These are serious concerns for people living in parts of the state affected by feral swine. But many city-dwellers have a less pressing, but still significant concern: If we have to kill them, why can’t we at least eat them? In a state obsessed with carne adovada and chicharrones, many people get heartburn just thinking of all that pork going to waste.
In places like Texas, where the pig populations are huge, many hunters are happy to take home a
cooler full of pork. The Corbyns butchered both hogs they shot and made a feast of pork loin smoked over oak and mesquite.
On a bigger job, if they’d been hired to remove dozens or hundreds of hogs from a property, they would just leave the hogs as they lay. And that’s what happens here. The animals killed in New Mexico’s eradication effort are left in place to provide food for scavengers. It seems a waste, but it’s one of many difficult elements of dealing with an invasive species.
With millions of feral hogs, and with fewer restrictions on them, Texas has made an art out of cooking wild boar. The state has a network of approved holding facilities where trapped hogs can be dropped off for transfer to two USDA-certified slaughterhouses. Live wild boars are given pre-mortem and post-mortem veterinary inspections before being processed, giving consumers reassurance that the meat is safe. As a result, local wild boar has become a popular menu item in fancy restaurants from Houston to Fort Worth.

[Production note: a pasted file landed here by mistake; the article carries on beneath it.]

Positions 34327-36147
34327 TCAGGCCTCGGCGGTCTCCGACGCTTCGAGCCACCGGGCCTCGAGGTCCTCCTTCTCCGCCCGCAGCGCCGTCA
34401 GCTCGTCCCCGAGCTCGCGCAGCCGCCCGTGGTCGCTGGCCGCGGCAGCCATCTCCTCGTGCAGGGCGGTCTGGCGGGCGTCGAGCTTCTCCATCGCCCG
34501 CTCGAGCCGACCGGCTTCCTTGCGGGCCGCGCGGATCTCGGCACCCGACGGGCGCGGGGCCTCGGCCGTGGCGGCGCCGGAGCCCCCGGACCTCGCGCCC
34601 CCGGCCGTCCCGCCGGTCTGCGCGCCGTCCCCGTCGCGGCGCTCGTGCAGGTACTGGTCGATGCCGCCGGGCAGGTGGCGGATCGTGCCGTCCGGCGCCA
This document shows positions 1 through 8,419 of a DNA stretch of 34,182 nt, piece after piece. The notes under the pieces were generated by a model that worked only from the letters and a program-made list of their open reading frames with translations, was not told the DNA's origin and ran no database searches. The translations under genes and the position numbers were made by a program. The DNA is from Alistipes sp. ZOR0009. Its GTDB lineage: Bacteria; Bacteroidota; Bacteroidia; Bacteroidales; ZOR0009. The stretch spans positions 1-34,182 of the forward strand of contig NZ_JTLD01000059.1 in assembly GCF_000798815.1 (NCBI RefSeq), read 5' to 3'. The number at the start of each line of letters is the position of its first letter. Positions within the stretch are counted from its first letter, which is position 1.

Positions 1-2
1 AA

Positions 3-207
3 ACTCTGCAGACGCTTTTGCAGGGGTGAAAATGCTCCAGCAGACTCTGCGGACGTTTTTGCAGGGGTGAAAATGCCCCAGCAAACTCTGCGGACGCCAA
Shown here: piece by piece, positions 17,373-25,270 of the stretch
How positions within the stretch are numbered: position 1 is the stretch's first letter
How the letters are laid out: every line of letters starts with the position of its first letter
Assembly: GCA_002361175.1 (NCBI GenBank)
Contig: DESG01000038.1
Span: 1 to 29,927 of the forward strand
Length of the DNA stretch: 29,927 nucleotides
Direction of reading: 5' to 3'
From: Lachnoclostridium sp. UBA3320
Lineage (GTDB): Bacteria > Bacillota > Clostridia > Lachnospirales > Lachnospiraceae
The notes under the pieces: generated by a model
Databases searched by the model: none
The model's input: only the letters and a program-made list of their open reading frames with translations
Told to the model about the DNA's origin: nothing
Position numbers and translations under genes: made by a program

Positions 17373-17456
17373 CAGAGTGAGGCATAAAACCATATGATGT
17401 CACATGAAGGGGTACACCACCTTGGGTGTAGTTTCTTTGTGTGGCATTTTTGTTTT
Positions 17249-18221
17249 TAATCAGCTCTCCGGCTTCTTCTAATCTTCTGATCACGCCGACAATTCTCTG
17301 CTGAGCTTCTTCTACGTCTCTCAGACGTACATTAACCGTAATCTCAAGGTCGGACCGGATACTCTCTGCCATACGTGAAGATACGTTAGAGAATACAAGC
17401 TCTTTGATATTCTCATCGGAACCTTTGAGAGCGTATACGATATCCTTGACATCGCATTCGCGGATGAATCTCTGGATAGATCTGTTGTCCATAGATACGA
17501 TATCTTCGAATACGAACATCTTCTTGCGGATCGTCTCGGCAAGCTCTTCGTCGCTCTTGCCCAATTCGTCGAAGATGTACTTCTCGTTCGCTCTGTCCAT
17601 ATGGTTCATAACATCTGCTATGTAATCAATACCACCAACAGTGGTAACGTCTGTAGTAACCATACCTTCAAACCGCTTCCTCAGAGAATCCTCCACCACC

New Mexico’s comparatively low population of feral pigs and lack of approved processing facilities make it unlikely that local wild boar will ever end up on the menu in any of Santa Fe’s restaurants—much as chefs would love to cook with it.
Hunters who kill boars on their own land or on public lands can always field dress and butcher the animals themselves, although they’re advised to take precautions against disease while handling the animal, and to cook the meat thoroughly.
“Like any wild game, feral swine does come with risks,” May says. (USDA has a brochure: “Wild Hog Hunting: Stay Healthy on Your Hunt!”)
But the reality is that few hunters in New Mexico will have the opportunity to take home a hog.
“We just flew up and down the Pecos River drainage [in mid-July], and we’re not finding many feral swine at all left out there,” May says.
But that’s partly the point. While states like Texas have struggled mightily to deal with invasive pigs, New Mexico is making unexpectedly speedy progress with its Feral Hog Eradication Team.
“It’s been easier than what we expected,” May says. “I know we can eradicate pigs. No other state has been successful at this, but no other state is in the eradication business…All it’s going to take is the money, the effort and the cooperation…and we’ve got it.”
Just because animal rights groups supported restrictions on the hogs and didn’t oppose the eradication plan, though, doesn’t mean they’re happy with the situation. The success of an effort to wipe out an invasive species should prompt some hard questions about the way we interact with animals, Jennings says.
“We’ve done this over and over again,” she says. “We did it with the oryx: they bred well, and now they have to be killed. We need to learn from mistakes like this. We have to be more circumspect about animals and how we manipulate their populations, moving them here and there to make money off them with no thought on the outcome.”
Gwyneth Doland is a former SFR staffer who recently returned from several days of shadowing a private feral hog eradication team in Texas.